Bird Diversity in Different Landuse Types in Belihuloya, Intermediate Zone of Sri Lanka

P.M. Hidelle-Arachchi, S.J. Perera, E.P. Kudavidanage, S.K. Dayananda

Abstract


Land clearance and land use changes are known to affect bird communities greatly. Birds are ecologically important as they contribute to ecosystem services, sensitive to habitat change and act as an indicator taxon. Different land use types support different avifaunal communities primarily determined by the resource availability. An avifaunal survey was hence conducted in home gardens, paddy fields, secondary forest patches and Pinus plantations in Belihuloya, Rathnapura District, within the intermediate zone of Sri Lanka from February to June 2019 to document the bird communities and their diversity in each land use type and to record threats faced by them. Birds were sampled along 64 line transects (200 m each) in four different land use types where four transects were established in each land use. Each transect was replicated four times and sampled in the morning from 07:00 to 09:00 h and in the evening from 16:00 to 18:00 hrs. A total of 2,142 observations were recorded from the study area representing 106 different bird species in 44 families, including eleven species (10.4%) endemic to Sri Lanka and eight threatened species (7.5%) and eleven winter visitors (10.4%). Red-vented Bulbul was recorded as the most abundant species in the study area. Among the habitats, highest species richness (61) was recorded in paddy fields, where the Simpson diversity index is lowest (0.048). Secondary forest patches had the greatest Shannon diversity index (3.45) as well as the highest species richness estimators such as Chao 1 (60.53), Chao 2 (81), and the incidence-based coverage estimator (ICE; 84.67). According to the non-metric multidimensional scaling analysis, species composition of birds are similar in forests and home gardens. Paddy fields had a moderate similarity while the Pinus plantation showed the highest dissimilarity to other habitat types. Habitat fragmentation, land clearance, environmental pollution, overuse of fertilisers in paddy fields and man-made intentional forest fires were identified as major threats to the avifauna in the study area. Enhanced public awareness on birds and conservation, conducting further researches on birds in least explored areas in Belihuloya, minimising fragmentation and other threats through better collaborative landscape management are proposed to facilitate bird conservation.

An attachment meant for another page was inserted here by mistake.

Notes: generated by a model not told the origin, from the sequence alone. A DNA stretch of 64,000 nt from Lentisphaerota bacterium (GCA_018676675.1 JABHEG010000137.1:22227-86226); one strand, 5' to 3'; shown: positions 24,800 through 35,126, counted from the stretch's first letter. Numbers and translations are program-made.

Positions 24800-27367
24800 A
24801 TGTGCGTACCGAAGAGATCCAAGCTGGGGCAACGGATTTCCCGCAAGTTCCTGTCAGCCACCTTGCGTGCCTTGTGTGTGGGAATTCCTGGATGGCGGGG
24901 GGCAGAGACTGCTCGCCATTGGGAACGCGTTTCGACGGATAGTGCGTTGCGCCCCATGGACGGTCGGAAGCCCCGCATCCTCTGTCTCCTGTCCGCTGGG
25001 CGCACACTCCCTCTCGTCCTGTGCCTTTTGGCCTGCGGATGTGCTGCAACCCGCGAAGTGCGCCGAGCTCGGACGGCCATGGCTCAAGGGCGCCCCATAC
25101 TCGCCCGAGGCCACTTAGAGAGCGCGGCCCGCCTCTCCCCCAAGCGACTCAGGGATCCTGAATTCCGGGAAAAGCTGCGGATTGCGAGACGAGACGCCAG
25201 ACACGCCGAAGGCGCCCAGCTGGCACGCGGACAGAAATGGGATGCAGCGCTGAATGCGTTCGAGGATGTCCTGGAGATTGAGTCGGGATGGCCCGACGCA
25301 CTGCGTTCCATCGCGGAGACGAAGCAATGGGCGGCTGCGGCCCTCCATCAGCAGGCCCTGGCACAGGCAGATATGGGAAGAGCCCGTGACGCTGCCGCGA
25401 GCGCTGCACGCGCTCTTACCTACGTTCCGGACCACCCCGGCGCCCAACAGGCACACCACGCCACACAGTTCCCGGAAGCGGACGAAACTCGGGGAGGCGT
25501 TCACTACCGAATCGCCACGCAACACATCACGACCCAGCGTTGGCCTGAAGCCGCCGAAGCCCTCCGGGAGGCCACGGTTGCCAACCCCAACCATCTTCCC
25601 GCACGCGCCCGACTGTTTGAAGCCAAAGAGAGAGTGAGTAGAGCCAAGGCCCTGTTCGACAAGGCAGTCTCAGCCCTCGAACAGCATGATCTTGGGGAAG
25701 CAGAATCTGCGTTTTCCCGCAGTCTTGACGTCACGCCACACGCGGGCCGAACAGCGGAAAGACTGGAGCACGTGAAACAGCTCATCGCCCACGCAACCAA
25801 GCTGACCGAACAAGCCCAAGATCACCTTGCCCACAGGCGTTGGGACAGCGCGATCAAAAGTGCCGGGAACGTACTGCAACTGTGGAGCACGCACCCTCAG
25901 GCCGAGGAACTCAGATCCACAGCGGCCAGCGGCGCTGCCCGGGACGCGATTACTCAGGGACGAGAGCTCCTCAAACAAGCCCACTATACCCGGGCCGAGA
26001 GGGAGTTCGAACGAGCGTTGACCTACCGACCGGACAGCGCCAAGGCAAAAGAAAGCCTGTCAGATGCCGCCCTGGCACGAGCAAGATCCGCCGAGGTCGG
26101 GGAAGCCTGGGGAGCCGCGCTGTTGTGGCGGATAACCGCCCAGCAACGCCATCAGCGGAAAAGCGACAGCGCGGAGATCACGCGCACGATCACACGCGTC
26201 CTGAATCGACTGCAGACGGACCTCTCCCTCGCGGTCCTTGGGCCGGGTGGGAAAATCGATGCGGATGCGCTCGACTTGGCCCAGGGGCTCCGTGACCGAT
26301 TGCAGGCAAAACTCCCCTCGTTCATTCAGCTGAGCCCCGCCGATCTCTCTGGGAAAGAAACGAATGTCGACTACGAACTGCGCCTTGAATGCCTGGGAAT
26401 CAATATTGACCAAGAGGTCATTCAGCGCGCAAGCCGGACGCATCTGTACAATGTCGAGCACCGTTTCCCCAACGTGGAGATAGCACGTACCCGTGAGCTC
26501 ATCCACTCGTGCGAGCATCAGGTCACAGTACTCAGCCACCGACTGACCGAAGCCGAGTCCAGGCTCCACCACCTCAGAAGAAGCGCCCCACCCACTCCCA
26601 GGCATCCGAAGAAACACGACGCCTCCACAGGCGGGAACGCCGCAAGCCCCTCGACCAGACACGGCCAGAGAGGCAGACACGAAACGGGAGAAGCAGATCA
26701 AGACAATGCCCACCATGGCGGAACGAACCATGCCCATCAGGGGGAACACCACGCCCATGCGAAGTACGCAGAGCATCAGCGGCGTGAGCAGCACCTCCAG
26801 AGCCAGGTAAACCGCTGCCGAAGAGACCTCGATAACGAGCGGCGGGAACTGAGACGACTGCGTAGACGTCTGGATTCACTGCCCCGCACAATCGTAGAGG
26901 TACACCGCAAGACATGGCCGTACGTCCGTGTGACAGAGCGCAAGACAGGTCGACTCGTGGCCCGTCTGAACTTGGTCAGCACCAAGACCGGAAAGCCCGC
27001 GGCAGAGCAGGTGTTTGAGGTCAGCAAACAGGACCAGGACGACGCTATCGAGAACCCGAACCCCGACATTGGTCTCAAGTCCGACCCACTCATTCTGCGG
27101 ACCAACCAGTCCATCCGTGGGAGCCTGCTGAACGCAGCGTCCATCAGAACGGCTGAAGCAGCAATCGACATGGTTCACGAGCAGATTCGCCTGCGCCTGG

Keywords: Avifauna, Belihuloya, Intermediate zone, Land use types, Pinus plantation


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DOI: https://doi.org/10.31357/fesympo.v24i0.4268

DOI (PDF): https://doi.org/10.31357/fesympo.v24i0.4268.g3377

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Proceedings of International Forestry and Environment Symposium, Sri Lanka. Published by Department of Forestry and Environmental Science, University of Sri Jayewardenepura